So I was fairly distraught when I got back more than an hour later, to find that my white foam mat had disappeared. How could this be? Who would flick a sleeping mat? And why just the sleeping mat, when there was mountains of other stuff lying about as well? I looked all over the guest house, but there was no trace of it. I asked the chap in charge, but he said he knew nothing of it. And really, why should he?
What about the jeep driver, then?
The jeep driver was a young chap, a rascal at bargaining, but a cheerful, likeable fellow for all that. I had chatted a bit with him during the drive. I wouldn’t have thought he’d be a petty thief, but in any case I had counted the items we loaded into the jeep when we left and the items we unloaded later. I had taken a thorough look in the jeep to check that it was truly empty. I thought I had noticed him take this mat out and I thought I remembered him bringing it into the hall where everything was stacked. I did not think that he had stolen it.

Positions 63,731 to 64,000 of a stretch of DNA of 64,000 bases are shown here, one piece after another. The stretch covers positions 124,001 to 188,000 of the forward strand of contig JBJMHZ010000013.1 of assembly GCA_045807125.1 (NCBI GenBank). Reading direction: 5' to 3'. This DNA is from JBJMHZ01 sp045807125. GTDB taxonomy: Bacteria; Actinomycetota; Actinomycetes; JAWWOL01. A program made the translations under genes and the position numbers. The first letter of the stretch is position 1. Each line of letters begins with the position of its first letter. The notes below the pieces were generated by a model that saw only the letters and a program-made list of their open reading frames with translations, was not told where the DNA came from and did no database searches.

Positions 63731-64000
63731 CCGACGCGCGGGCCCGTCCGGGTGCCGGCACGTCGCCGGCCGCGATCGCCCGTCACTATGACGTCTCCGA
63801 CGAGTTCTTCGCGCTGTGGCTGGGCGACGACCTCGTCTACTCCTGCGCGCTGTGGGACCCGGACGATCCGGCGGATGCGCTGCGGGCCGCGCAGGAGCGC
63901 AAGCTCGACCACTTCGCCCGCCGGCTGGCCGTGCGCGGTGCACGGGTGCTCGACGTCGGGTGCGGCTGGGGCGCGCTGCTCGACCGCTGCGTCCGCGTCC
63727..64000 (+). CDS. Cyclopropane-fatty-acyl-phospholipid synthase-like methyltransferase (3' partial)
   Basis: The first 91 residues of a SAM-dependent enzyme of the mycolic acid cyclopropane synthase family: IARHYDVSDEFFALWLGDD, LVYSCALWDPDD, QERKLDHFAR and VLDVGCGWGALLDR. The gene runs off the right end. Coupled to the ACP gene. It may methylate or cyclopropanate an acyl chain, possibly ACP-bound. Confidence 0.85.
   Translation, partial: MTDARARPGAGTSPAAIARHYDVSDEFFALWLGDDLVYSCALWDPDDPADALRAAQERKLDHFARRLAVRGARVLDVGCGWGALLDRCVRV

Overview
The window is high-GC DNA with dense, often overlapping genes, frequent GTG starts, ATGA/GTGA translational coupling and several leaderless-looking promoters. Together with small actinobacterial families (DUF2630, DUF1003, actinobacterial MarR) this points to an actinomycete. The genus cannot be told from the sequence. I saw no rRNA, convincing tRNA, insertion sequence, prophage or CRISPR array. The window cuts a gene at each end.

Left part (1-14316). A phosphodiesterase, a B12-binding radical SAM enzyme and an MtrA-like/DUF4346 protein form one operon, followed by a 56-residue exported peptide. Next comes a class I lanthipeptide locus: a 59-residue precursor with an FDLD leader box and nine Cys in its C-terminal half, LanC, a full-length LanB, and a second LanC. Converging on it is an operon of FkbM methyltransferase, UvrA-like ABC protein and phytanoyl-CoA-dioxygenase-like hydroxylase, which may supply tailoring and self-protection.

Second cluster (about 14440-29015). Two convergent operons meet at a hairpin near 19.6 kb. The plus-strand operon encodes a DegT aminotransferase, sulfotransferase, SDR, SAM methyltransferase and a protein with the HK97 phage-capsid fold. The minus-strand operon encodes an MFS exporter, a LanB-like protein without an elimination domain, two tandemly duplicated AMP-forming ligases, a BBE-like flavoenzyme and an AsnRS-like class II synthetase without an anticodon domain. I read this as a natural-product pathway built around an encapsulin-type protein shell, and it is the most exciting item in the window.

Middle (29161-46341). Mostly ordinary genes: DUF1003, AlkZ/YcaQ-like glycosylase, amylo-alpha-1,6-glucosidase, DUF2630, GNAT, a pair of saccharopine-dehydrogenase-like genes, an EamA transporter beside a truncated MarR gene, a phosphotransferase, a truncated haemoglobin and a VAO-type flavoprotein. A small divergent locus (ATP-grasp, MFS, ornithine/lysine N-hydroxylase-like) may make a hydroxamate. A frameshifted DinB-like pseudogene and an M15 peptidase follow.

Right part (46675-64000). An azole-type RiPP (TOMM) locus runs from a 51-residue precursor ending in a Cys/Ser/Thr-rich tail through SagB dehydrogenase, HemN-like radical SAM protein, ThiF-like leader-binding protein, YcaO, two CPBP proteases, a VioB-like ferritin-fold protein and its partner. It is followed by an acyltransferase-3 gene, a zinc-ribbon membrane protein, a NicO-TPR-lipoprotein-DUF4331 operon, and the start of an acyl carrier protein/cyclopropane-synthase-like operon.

Nevertheless, it was gone. We managed with nine mats.
The next day, we returned to the town and there met up with Bindu, who had taken a jeep back. She, much to my delight, handed me back my white foam sleeping mat, intact.
Here’s what had happened: Apparently the mat had flown away in the wind and rolled downhill (plausible, because it was quite windy up there). The driver, on his way down, spotted it and recognized it. He knew we were planning to spend the night at Kodachadri, so when he came up to the top the next day with another party, he kept an eye open for someone from our party and handed it to them. Simple.
I was so, so pleased. The sleeping mat is not an expensive item, and it has almost zero sentimental value. What had really hurt me about the entire episode was the sad realization that even here, even with such small things, people could not be trusted. Now, my fond belief was thoroughly vindicated: not only had nobody stolen it, the person who had found it (and who could have “stolen” it by the “finders-keepers” logic) had even gone to some lengths to return it.
So, I continue to have faith: The world is not essentially a bad place, and sometimes good things happen to good people.